Making Julia Child Proud

After some extended prodding Fei Fei to teach me how to mach some traditional Chinese dishes, she finally caved. The dishes decided and the date set, today. Together we ventured to the near by farmer’s market to pick up the supplies:

  • Two Large Potatoes
  • One Large Eggplant
  • Salt
  • MSG Chicken Bouillon (the Chinese have switched from using MSG after all the heart attacks and all)
  • Garlic
  • Ginger
  • Hot Pepper Flakes
  • Small amount of Pork

Let me add that Chinese Farmer’s Markets are NOTHING like what you could find in the states.  Allow me to paint you a picture. Immediately once you walk in you are flooded with smells of fruits, vegetables, fish, and poultry escaping the tightly confined space. The floors, for the most part, are slippery wet from fish flopping about in shallow styrofoam containers and squished fruits that have rolled away from the staked heaps. The air remains dense as you move deeper into the market, more invasions of freshly killed animals waft through the air, ever so often hearing the last cries of a chicken or the final swak of a duck. Nearing the meat section, you see large slabs of pork and cattle in various forms: nearly entire and untouched pigs and cattle hang from meat hooks; finely and seemingly ornately butchered flanks lay on pink-tented white display case shelves; and others fly from the skilled hands of butchers still preparing the uncooked bounty. As you begin exiting the market you pass by the spice section and find your nose dripping with mucus as you inhale the strong aroma of peppers spilling from large burlap sacks. There is nothing you can do to keep you from coughing as you gasp from the fresh air in sight and desire to get the burning sensation out of your eyes and throat. Only once your out do you comprehend the sensory overload that your mind is still processing from and feel a slight desire to escape back in to rediscover what you’ve just witness. But you have a meal to cook, so you vow to come back again with more time and tissues in hand.

Finally in the kitchen, Fei Fei gives instruction to clean the potatoes and cut them into slivers. It’s a delicate process as the knife was dull and the cutting board uncooperative–oh the woes of a community kitchen chef.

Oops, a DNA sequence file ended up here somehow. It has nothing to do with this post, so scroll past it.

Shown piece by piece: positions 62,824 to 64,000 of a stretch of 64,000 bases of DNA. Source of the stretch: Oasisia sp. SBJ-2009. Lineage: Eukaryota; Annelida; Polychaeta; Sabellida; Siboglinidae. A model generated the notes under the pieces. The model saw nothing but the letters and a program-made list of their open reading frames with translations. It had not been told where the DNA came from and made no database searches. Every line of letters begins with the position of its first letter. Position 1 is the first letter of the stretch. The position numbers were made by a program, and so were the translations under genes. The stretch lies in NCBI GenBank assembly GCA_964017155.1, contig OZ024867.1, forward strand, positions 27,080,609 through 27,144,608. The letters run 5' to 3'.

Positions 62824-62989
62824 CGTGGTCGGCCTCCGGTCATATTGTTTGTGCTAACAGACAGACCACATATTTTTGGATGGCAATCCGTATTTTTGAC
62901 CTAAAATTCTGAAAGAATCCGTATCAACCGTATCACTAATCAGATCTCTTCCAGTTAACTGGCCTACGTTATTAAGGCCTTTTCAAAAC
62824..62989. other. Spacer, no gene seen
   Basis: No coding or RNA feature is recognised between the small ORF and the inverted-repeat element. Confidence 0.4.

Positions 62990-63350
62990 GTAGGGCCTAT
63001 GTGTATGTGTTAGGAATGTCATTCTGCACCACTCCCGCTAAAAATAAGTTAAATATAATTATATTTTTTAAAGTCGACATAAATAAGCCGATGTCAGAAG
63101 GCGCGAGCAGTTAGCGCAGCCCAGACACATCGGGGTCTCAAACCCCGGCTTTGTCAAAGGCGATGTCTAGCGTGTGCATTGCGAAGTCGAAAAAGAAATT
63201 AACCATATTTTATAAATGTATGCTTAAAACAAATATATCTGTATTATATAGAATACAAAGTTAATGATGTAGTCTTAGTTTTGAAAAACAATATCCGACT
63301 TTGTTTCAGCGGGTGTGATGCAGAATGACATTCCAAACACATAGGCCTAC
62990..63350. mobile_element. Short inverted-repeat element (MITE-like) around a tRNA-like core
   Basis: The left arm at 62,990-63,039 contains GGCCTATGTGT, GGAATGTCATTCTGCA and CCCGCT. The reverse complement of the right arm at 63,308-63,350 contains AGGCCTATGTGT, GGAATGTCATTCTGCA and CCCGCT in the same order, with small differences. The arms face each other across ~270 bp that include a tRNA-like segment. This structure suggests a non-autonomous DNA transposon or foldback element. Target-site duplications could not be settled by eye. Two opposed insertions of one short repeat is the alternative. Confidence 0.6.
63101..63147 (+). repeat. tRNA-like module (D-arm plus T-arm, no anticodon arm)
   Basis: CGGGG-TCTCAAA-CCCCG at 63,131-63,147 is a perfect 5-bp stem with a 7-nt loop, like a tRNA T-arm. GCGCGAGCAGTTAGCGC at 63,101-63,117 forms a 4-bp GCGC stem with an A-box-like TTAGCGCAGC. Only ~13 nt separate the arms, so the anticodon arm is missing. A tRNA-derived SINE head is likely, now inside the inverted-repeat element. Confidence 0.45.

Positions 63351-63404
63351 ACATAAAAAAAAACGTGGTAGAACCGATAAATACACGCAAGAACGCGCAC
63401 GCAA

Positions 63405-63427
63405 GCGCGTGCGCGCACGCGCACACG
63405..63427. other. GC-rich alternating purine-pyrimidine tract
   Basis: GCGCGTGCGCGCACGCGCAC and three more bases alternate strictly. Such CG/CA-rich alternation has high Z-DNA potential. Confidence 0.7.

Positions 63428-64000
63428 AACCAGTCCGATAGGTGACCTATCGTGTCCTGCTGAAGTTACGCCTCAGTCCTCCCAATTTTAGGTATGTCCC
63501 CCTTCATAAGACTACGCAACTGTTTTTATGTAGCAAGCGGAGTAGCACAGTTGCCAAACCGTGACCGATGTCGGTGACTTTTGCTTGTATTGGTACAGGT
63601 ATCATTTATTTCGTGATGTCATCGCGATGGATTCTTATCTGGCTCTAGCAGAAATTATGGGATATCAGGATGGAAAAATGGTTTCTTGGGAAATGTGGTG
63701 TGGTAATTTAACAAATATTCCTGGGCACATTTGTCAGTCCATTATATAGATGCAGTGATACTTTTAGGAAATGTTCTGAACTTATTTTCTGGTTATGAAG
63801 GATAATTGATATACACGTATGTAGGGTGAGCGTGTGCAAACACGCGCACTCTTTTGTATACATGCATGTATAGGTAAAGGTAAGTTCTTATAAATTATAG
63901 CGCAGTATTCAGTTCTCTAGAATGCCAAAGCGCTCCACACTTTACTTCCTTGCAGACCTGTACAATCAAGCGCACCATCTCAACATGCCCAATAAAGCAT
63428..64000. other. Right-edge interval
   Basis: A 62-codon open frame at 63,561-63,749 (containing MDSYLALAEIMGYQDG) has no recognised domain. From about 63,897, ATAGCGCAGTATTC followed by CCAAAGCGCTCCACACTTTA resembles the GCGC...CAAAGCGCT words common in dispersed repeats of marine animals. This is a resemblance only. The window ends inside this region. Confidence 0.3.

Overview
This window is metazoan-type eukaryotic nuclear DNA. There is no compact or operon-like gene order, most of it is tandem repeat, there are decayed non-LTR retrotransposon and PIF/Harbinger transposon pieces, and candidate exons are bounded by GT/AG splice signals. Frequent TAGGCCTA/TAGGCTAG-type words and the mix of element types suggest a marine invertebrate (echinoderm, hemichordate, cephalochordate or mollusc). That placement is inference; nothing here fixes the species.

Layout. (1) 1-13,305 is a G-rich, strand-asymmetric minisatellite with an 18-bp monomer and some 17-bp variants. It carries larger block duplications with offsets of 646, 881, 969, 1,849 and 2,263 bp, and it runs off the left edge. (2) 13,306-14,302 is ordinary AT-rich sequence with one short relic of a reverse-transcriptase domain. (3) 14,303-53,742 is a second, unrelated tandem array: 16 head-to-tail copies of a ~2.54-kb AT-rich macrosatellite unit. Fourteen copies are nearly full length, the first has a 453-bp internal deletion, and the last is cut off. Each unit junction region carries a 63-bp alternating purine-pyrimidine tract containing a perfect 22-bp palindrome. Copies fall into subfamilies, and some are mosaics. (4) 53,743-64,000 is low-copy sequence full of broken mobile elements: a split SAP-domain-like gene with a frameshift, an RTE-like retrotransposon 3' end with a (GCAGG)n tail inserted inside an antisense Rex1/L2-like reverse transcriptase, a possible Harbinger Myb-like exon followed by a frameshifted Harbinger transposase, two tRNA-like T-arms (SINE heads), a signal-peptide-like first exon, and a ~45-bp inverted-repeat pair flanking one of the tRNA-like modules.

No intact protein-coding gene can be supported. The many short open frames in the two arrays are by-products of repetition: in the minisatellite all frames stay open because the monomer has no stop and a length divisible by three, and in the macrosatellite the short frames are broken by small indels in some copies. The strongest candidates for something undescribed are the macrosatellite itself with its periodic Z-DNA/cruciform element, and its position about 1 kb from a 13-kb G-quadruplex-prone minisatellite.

My attempt to be artsy and to cover up the shitty quality of the picture.

The first dish, pork and potatoes was successfully easy. The dish is extremely versatile and light on flavor, allowing it to be easily paired with a multitude of various dishes.  In reality, as far as what’s considered “Chinese Food” by American standards, this dish is probably the most far removed. Hell I’d easily eat this for breakfast with a side of eggs and bacon (Oh, the things I’d do right now for bacon and scrambled eggs with a little lot of cheese). Below are my rough notes on how to make it:

Potato Dish

  • Julian ptoatoes
  • Lightly boil
  • Dry wok over flame
  • Add oil
  • Add meat
  • Add potatoes
  • Keep stirring
  • Salt
  • MSG

Where the second dish lacked in distinctly Chinese flare, this one made up for it. Cleaning out the wok and beginning the same process of allowing it to dry over the flames of the stove, we quickly added oil and set to task. Knowing my love for spicy foods, Fei Fei made sure to make this dish feel that need. Adding ginger, garlic, and red pepper flakes we allowed them to fester before adding the remaining pork, and finally throwing in the eggplant. Side note: Asian Cuisine does not use a lot of meat, thus roughly 6 oz. of pork was more than enough for two plates. Below you can find another rough way to prepare this meal:

Eggplant Dish

  • Cube veggie
  • Mince garlic
  • Sliver ginger
  • Dry wok
  • Add oil
  • Add garlic, ginger, spicy
  • Meat
  • Eggplant
  • Stir
  • Add water
  • Stir
  • Add cubes/chunks of Garlic
  • Keep stiring
  • Let sit
  • Salt
  • MSG

Both of these dishes are versatile and demonstrate the basics of Chinese cooking, needless to say, “Prepare yourselves for some Asian Sensations.”

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